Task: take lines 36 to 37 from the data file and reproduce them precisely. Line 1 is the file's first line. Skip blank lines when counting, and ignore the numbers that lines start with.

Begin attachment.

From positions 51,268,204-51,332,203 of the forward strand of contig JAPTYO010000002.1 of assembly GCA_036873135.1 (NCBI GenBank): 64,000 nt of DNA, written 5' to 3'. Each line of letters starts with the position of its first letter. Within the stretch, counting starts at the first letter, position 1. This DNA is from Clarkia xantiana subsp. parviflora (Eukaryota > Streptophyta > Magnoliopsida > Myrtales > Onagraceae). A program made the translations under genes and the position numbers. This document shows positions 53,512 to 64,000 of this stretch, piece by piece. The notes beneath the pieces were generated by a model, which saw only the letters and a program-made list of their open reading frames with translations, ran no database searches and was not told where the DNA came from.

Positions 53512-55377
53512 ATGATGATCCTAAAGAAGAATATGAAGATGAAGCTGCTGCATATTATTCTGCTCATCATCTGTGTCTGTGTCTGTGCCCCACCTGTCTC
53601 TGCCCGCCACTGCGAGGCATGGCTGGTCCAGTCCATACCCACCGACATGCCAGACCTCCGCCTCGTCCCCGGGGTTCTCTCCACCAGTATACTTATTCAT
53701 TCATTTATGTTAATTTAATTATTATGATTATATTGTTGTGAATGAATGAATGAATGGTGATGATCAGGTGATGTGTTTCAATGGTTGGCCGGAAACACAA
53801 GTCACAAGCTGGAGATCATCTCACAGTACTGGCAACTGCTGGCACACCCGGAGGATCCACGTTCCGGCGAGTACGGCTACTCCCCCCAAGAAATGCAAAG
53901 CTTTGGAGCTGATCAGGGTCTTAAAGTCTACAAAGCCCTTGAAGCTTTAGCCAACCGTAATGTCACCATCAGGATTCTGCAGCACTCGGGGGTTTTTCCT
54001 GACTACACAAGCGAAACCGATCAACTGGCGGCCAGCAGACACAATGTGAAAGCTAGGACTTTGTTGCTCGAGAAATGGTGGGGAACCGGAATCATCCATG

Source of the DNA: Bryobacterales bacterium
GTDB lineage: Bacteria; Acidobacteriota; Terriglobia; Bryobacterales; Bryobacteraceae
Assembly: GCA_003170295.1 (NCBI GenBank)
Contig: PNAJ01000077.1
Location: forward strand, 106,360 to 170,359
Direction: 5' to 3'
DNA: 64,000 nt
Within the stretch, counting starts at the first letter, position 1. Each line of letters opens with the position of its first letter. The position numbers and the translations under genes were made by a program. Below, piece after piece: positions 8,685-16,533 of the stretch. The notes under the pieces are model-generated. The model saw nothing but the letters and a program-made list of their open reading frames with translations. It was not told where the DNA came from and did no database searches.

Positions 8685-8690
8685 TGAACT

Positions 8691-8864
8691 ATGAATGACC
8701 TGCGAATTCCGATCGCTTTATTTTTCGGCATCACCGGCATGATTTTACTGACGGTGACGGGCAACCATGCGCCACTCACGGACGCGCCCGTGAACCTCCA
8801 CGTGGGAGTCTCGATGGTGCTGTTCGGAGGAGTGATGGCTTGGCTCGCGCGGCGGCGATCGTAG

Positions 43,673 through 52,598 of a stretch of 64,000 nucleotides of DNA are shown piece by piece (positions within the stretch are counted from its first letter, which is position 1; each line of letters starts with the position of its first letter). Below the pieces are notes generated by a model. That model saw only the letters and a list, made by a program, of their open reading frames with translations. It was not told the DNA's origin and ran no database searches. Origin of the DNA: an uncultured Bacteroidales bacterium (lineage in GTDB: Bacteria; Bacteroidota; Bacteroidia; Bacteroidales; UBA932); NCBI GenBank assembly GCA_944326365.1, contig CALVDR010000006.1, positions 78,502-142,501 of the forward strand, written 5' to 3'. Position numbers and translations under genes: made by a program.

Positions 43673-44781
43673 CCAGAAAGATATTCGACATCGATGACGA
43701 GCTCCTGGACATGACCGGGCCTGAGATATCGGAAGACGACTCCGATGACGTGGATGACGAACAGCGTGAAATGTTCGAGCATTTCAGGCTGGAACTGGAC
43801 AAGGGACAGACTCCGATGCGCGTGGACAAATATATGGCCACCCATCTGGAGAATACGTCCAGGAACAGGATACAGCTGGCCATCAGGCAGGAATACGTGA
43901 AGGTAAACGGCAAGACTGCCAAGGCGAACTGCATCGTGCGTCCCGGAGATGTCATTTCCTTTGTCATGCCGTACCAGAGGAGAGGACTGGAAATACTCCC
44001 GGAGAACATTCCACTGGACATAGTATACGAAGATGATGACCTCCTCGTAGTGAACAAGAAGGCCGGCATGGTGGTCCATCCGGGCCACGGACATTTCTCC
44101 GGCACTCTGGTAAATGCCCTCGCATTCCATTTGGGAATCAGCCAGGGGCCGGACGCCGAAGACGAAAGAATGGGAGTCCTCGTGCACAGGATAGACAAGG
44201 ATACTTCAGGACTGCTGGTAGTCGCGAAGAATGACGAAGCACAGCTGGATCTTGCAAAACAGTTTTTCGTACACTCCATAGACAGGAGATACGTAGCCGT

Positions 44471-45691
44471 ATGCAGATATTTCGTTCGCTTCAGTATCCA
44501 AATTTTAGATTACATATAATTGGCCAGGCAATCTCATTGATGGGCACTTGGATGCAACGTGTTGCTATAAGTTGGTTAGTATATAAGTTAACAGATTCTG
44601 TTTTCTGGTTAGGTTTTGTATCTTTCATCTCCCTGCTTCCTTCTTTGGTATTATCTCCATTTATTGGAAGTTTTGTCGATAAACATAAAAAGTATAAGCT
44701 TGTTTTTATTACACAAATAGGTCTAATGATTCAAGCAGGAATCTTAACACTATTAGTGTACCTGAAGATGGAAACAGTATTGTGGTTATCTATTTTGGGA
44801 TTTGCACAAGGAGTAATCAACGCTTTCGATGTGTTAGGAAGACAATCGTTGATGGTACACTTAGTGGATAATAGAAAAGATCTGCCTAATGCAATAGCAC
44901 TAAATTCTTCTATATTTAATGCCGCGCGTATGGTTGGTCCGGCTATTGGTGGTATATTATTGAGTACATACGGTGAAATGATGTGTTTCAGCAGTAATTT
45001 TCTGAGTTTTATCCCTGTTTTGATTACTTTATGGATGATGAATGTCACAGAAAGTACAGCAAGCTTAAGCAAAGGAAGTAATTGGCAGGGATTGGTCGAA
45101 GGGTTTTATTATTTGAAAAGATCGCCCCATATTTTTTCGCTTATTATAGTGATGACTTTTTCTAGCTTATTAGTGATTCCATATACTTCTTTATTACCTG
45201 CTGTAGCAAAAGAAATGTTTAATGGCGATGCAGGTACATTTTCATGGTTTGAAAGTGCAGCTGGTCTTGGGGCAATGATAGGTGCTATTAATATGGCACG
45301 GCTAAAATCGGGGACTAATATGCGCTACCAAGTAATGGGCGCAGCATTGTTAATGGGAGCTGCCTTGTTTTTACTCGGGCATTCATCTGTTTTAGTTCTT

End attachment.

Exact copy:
44701 TGTTTTTATTACACAAATAGGTCTAATGATTCAAGCAGGAATCTTAACACTATTAGTGTACCTGAAGATGGAAACAGTATTGTGGTTATCTATTTTGGGA
44801 TTTGCACAAGGAGTAATCAACGCTTTCGATGTGTTAGGAAGACAATCGTTGATGGTACACTTAGTGGATAATAGAAAAGATCTGCCTAATGCAATAGCAC